Links to useful open mic guides to Cologne, Germany:
Brad Spurgeon’s findings on Open Mics in Cologne, Germany:
I go to Cologne while attending the German Grand Prix when it is run at the Nurburgring in the south of Germany, near Bonn and Cologne and another city the name of which slips my mind. The point is, there is not much choice in the region for places to go for open mics, so I chose Cologne as one of the major cultural and nightlife cities of the region. It is a wonderful, beautiful city with lots of culture – but a lower than average number of live music joints for a city of this nature – in my opinion. And after my third biannual visit to the city I have still only found one open mic, although I have heard of the existence of two or maybe three others over the years, but they either always seem to close down or never have existed, really. So this will be my weakest, poorest, thinnest list of open mics in any of my Thumbnail Guides to date:
Tuesday – Bürgerhaus Kalk, Open Jam session; every third Tuesday of the month, in Cologne-Kalk in the Bürgerhaus Kalk, Kalk-Mülheimer Str. 58, 51103 Köln, Tel.: 0221 – 987 602 0, Fax: 0221 – 987 602 52, email@example.com. Its starts at 20:00. This is one that I have not yet been able to attend, but I was informed of its existence through the organizer. So check it out, and if you care to report back on what it’s like, let me know.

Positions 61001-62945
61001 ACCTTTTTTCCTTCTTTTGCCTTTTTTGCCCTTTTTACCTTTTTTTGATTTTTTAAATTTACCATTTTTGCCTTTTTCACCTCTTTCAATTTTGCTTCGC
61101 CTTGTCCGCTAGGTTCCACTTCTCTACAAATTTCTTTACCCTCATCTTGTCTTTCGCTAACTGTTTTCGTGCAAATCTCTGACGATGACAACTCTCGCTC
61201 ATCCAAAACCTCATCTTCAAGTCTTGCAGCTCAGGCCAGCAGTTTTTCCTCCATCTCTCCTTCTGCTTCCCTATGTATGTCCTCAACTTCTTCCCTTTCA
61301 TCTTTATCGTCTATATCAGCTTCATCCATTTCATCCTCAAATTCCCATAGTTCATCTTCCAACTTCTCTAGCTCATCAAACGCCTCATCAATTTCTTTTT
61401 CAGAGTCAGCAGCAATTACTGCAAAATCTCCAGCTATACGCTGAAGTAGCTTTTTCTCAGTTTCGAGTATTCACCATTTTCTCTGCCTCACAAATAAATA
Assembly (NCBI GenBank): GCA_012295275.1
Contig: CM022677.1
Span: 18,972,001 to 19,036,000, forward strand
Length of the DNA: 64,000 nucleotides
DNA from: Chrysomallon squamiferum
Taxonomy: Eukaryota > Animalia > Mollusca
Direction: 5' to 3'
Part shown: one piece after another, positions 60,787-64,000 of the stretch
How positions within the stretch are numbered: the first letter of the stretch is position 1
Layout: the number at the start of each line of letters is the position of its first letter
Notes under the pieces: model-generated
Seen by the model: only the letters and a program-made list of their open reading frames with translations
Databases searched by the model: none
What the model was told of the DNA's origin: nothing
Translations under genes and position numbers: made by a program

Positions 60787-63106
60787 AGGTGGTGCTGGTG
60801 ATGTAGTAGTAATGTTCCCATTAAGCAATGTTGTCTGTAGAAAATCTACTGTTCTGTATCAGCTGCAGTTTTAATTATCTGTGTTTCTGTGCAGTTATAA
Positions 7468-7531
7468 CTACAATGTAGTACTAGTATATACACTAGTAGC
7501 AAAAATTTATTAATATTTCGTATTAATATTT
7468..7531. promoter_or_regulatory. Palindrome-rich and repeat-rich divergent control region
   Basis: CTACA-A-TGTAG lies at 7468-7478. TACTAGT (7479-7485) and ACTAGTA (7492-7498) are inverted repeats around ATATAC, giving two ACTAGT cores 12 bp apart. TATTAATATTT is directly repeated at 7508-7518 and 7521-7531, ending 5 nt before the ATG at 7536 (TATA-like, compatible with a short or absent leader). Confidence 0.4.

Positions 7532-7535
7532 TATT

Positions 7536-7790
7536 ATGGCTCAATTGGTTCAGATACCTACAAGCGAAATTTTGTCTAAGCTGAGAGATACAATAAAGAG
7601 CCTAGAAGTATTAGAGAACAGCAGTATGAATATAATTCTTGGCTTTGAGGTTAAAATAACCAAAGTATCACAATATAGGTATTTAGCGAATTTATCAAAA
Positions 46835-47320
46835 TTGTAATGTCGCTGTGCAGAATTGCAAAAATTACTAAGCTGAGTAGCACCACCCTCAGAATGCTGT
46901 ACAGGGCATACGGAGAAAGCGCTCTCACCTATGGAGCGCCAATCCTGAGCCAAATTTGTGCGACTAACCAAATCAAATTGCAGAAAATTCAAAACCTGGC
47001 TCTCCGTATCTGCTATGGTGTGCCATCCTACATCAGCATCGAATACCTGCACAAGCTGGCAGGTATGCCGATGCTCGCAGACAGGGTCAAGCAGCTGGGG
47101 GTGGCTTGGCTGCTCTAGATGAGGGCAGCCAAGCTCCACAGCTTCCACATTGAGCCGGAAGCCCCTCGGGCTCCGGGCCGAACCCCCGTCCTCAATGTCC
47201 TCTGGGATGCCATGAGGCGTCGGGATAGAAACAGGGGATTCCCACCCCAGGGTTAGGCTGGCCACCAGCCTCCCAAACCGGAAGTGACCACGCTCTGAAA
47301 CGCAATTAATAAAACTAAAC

Thursday – Tankstelle Bar, Kyffhäuser Str. 19, 50674 Köln. The music starts around 8:30, but it goes on until up to around 3:30 AM, which means this is not an open mic where you have to panic about arriving in time to sign the list. In fact, I don’t think there ever was a list. I discovered this open mic in 2009, just three months after it had begun. It was founded by Daniel Klaus, a musician who has since handed over the show to Micha Benjamin, another musician, who is doing an equally great job as Daniel did. I have often arrived early to wonder if the place is terminally dead, only to find that as the evening progresses it gets livelier and livelier, ending off in a crazy mad jam session with sometimes easily eight musicians. But it begins as a classic open mic, the sound system is quite OK, and the pub is a warm and neat place to perform. It is large, and those who really want to talk can move to the bar end of the room, near the entrance, while the more keen to listen can stay up close near the stage in couches, chairs and easy chairs. Definitely worth a visit – well, obviously, considering it seems to be the main open mic of the city, if not the only one, then it is more than worth it… it is essential.